Cautious, like fearing four neighbours
Solemn, like a guest
Loose, like ice about to melt
Genuine, like plain wood
Open, like a valley
Opaque, like muddy water

Who can be muddled yet desist
In stillness gradually become clear?
Who can be serene yet presist
In motion gradually come alive?

One who holds the Tao does not wish to be overfilled
Because one is not overfilled
Therefore one can preserve and not create anew

Tao Te Ching Chapter 14

Chapter 14 is what it calls the Tao, enigmatic, at least for me. I enjoy the final lines though for I suspect the wisdom of the Tao can help us manage life today.

Thank you to Derek Lin’s Tao Te Ching Annotated and Explained.

Screen Shot 2016-08-10 at 9.54.38 AMLook at it, it cannot be seen
It is called colourless
Listen to it, it cannot be heard
It is called noiseless
Reach for it, it cannot be held
It is called formless
These three cannot be completely unraveled
So they are combined into one

Above it, not bright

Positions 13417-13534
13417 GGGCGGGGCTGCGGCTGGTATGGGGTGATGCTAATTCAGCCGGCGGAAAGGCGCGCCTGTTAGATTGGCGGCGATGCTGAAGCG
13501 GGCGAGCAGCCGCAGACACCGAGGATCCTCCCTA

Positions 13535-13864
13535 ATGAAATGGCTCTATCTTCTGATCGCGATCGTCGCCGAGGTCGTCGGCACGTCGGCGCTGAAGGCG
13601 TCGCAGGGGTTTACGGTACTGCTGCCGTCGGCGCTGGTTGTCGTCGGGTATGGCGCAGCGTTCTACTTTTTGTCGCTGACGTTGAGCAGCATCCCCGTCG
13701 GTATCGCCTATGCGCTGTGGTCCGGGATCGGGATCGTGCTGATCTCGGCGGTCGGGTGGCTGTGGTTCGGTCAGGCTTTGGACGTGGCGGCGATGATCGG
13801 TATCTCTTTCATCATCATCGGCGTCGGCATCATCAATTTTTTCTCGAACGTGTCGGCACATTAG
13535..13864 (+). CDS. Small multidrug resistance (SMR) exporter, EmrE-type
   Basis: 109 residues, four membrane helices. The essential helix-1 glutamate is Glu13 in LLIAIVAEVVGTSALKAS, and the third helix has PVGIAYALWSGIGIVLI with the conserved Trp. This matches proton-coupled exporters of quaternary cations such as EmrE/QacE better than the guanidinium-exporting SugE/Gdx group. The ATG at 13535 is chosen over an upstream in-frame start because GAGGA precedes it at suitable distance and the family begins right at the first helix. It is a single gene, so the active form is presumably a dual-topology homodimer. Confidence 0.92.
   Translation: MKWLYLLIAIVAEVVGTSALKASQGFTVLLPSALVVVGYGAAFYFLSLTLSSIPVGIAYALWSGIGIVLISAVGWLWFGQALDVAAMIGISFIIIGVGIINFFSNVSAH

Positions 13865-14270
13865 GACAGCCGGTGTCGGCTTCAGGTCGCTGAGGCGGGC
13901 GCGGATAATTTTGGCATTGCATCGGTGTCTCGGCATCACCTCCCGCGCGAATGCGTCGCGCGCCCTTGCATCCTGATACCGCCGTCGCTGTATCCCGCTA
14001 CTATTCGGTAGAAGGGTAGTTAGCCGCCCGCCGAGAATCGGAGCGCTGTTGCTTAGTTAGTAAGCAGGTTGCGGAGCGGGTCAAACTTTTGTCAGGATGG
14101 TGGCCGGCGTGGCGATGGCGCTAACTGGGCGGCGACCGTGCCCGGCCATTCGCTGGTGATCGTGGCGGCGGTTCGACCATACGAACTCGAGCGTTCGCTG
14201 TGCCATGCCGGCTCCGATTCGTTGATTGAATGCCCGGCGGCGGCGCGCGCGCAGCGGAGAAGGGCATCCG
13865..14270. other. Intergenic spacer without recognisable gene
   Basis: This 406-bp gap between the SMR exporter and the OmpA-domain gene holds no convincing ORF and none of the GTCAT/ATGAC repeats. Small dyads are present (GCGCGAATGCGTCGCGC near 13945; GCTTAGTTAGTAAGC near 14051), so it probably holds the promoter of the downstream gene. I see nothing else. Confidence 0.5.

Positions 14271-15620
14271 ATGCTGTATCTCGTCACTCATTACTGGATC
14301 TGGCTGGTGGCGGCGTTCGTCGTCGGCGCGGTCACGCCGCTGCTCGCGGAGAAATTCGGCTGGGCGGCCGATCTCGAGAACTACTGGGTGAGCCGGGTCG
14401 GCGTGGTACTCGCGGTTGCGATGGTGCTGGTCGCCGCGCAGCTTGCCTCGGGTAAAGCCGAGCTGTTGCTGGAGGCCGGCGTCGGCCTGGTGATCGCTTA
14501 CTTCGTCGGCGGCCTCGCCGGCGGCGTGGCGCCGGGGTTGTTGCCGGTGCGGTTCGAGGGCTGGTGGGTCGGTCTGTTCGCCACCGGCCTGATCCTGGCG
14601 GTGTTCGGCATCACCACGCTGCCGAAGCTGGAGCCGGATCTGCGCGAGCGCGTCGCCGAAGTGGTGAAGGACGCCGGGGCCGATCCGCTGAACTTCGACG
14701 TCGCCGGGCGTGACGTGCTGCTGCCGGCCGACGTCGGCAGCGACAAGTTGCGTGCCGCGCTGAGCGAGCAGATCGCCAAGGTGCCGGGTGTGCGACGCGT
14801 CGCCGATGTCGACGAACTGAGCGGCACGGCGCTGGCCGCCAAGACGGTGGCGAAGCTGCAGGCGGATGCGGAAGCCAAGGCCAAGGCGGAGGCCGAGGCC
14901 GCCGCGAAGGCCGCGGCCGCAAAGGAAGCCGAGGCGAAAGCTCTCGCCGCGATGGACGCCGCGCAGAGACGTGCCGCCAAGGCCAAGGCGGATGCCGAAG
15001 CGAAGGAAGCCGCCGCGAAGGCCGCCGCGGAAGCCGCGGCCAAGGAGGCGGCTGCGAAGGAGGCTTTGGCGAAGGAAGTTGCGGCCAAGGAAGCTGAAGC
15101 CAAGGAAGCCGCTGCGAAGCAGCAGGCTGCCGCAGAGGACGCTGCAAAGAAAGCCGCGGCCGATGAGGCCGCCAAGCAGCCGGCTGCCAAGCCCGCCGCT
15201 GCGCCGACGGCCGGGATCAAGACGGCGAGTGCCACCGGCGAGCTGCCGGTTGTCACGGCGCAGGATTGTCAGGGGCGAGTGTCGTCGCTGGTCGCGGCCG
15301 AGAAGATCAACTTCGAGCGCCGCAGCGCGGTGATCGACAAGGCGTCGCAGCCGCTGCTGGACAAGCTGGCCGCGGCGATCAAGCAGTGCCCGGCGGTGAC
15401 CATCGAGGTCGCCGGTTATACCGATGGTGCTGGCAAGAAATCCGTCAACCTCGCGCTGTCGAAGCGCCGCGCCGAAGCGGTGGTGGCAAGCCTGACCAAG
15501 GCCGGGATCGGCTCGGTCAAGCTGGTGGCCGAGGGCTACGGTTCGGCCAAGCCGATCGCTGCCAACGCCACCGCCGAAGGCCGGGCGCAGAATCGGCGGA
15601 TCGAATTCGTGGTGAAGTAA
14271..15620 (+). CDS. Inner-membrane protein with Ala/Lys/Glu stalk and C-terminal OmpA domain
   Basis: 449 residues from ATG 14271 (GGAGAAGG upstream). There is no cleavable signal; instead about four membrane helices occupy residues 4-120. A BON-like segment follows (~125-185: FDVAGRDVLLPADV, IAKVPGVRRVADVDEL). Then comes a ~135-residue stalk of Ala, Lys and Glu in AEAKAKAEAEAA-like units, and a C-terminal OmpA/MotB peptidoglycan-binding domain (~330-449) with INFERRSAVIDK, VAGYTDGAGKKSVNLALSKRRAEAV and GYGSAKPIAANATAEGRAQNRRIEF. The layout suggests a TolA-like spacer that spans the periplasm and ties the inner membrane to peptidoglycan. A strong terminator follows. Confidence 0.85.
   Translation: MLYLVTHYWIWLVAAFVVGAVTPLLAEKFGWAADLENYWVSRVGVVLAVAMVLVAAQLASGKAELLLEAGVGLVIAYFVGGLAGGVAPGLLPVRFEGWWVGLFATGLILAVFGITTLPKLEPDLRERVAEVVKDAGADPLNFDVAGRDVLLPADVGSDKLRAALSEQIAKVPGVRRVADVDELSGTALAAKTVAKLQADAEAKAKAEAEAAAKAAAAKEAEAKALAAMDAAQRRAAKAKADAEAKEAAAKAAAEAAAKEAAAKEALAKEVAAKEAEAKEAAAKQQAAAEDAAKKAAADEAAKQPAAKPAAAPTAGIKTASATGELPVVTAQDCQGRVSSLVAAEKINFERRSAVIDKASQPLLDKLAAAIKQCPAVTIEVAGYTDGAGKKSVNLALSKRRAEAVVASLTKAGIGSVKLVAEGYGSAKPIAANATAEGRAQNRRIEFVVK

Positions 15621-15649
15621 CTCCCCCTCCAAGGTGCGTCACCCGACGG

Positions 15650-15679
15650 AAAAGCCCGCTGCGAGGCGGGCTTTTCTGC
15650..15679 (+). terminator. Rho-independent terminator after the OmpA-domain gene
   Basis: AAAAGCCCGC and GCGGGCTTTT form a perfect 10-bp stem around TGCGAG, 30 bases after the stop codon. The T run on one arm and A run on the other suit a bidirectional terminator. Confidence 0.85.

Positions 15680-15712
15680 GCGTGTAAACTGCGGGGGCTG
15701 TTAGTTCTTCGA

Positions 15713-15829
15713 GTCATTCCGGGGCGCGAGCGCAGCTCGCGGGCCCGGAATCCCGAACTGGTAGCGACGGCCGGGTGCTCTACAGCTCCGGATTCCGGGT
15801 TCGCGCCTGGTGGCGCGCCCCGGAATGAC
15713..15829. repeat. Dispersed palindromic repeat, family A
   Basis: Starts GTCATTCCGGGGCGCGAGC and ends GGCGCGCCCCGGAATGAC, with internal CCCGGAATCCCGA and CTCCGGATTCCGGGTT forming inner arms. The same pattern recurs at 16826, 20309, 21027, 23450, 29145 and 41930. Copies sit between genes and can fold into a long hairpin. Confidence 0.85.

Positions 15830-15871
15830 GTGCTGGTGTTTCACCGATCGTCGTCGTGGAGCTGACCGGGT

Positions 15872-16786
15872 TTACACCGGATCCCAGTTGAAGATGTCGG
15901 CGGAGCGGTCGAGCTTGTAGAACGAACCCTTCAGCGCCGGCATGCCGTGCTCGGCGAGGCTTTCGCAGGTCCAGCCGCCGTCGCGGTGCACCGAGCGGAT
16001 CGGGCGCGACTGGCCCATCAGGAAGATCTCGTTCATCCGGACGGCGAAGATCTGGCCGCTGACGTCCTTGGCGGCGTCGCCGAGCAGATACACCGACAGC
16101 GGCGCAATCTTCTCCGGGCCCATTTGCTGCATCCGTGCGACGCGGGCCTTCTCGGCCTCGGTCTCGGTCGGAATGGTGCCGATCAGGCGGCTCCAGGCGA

Below it, not dark
Continuing endlessly, cannot be named
It returns back into nothingness
Thus it is called the form of the formless
The image of the imageless
This is called enigmatic
Confront it, its front cannot be seen
Follow it, its back cannot be seen

Wield the Tao of the ancients
To manage the existence of today
One can know the ancient beginning
It is called the Tao Axiom

Tao Te Ching Chapter 13

Chapter 13 of the Tao Te Ching speaks to ego or self-love and the dangers that lie with that versus the great that can come from recognizing the self as a part of the world and loving the self through loving the world.

I think most people are aware of our very human need for recognition and praise as well as the subsequent fear of mockery or disgrace. Both of these driving forces come from the ego or what Lao Tzu terms the self. Remove the sense of self and we lose controlling forces of favour and disgrace.

But if you value yourself as a small part of the world and turn your love to others then you will be raised as you raise them. Your joy will come not from recognition rather it will come from helping others find joy. I think this is a wonderful truth.

As always thanks goes to Derek Lin’s Tao Te Ching Annotated and Explained.

Screen Shot 2016-08-10 at 9.54.38 AMFavour and disgrace make one fearful
The greatest misfortune is the self
What does “favour and disgrace make one fearful” mean?
Favour is high; disgrace is low
Having it makes one fearful
Losing it makes one fearful
This is “favour and disgrace make one fearful”

What does “the greatest misfortune is the self” mean?
The reason I have great misfortune